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GP hit with contract notice over plan to opt all patients out of care.data

Exclusive A GP faces possible termination of his contract over his plan to opt all his patients out of NHS England’s flagship data-sharing scheme, Pulse can reveal.

Managers from Thames Valley area team have sent Oxford GP Dr Gordon Gancz a ‘notice of remediation’ to force him to remove any opt-out codes for care.data he had added without explicit patient consent, saying that he was in breach of his contract.

The notice - sent last week - also says that he must ‘remedy this breach’ by removing notices on his practice website about his plan to opt all his patients out of the scheme.

Managers said that his actions were in breach of NHS England’s requirement that ‘patients will automatically be included unless they indicate to their practice that they wish to opt out’.

Dr Gancz now faces either taking the action specified in the letter, or potentially having his contract terminated.

The move comes as privacy campaigners write to every practice in the country urging them to follow Dr Gancz’s lead and opt all their patients out of the care.data scheme. But the letter from managers to Dr Gancz shows that practices may face contractual action from NHS England if they do this, as warned by the GPC last year.

GPs have a duty to inform patients about the care.data scheme under the Data Protection Act, but also are required to share their data with the Health and Social Care Information Centre (HSCIC) under the Health and Social Care Act.

Pulse previously revealed that Dr Gancz was one of two GPs who intended to opt out all his patients from the care.data scheme, although his name was withheld from publication at that time.

The letter to Dr Gancz from the Thames Valley Area team says: ‘We wish to discuss the remediation needed because you have published on your practice website information about the care.data extraction indicating that you intend opting your patients out of the data extraction unless they contact you to opt in.

‘This is contrary to NHS England’s requirement that patients will automatically be included unless they indicate to their practice that they wish to opt out.’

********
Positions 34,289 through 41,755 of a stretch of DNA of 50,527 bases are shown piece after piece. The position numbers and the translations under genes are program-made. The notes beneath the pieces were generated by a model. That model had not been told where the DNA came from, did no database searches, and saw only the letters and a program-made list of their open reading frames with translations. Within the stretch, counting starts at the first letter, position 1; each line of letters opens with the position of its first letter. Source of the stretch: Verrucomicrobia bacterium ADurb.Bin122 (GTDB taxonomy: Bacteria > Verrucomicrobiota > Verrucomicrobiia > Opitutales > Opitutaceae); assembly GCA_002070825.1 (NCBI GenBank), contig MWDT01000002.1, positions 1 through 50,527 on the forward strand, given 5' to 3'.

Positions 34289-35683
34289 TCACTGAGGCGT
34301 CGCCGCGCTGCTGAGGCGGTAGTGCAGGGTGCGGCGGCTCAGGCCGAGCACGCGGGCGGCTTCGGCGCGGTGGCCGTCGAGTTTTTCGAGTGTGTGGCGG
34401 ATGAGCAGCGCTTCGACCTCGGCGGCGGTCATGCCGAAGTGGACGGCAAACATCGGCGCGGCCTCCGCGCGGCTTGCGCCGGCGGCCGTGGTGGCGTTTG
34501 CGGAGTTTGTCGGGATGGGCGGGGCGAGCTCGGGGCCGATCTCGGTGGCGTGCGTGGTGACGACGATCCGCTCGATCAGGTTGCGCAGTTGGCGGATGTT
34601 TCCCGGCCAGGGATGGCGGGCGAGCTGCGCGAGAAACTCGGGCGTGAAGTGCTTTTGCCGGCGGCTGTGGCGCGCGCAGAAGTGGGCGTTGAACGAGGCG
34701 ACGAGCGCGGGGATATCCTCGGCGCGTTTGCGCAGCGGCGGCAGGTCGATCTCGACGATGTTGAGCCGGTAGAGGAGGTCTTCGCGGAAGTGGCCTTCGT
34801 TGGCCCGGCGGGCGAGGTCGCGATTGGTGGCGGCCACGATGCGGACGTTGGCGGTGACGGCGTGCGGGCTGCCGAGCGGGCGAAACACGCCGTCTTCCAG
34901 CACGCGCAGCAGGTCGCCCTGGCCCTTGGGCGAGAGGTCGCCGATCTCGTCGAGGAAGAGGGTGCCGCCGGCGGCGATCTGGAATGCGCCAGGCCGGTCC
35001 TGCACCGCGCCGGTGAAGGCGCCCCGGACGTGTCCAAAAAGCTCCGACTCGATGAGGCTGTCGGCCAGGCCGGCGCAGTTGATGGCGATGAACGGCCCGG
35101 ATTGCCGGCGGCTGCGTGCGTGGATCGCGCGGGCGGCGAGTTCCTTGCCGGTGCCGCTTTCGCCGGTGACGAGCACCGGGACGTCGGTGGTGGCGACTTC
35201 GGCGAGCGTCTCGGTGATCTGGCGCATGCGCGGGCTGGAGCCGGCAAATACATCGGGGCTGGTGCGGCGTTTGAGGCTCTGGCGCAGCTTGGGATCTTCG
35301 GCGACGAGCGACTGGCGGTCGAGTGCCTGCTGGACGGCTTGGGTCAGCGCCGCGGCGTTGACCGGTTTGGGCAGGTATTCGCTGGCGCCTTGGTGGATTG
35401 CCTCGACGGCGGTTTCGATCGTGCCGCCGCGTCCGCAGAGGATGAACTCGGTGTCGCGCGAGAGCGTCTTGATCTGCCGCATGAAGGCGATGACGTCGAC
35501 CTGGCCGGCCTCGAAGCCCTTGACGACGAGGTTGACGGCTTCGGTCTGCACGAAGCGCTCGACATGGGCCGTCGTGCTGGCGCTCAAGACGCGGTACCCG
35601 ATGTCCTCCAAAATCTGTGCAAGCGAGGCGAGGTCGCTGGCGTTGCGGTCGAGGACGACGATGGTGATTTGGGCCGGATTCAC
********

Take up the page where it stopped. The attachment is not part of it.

The letter adds that: ‘In accordance with schedule 6 part 8, regulation 115 of the NHS (GMS contract) regulations 2004, NHS England requires you to remedy this breach by taking the following steps: 1) Remove the second and third paragraphs of latest news, in the noticeboard section of your website; and 2) Remove any opt out codes which you have applied to your patients’ medical records without their prior consent.’

But Dr Gancz told Pulse that the letter shows a ‘disregard for patient’s interests’, and that he would not be changing the information on his website.

He said: ‘It will be interesting to see what power they have, if any, to stop one simply stating what is the case. People are being bulldozed into giving consent by default - that is on my website and it’s nothing but the truth - how can they tell me to take it off?’

He added: ‘The logic of this email is that unless I give in to the bullying of NHS England and illegally - as defined by the Data Protection Act and the GMC - release my patients’ confidential information, I shall have my contract to work as a GP withdrawn.

‘How many of those students who have passed through Oxford University in the past would like details of their private lives made available to others? Exactly the same applies to every patient in the country.’

NHS England’s Thames Valley area team told Pulse that: ‘Under the Health and Social Care Act, practices have a statutory duty to share personal confidential information about their patients with the Health and Social Care Information Centre.

‘The Data Protection Act 1998 sets out a framework under which such data can be shared. This framework includes ensuring that people understand how their data are used and shared, and their rights to object. NHS England has provided guidance and support to GP practices to comply with these duties.’

Meanwhile, the patient advocacy group Patient Concern, has sent all GP practices in England a email criticising the awareness campaign about care.data run by NHS England urging practices to either opt out patients who previously opted out of the Summary Care Record, or apply an opt out to all their patients.

The email says: ‘There are many reasons why patients may not get around to opting-out. That does not mean that they have agreed to release of their most sensitive medical details.’

NHS England tightens up safeguards on sharing identifiable patient data

Managers have said that identifiable patient information will now not initially be able to be released under the exemption ‘Section 251’ clause unless there is an ‘overriding public interest’.

The admission comes in a risk assessment released last month, and after a Pulse investigation revealed the Section 251 exemption was used multiple times in recent months to enable the release of existing identifiable patient information.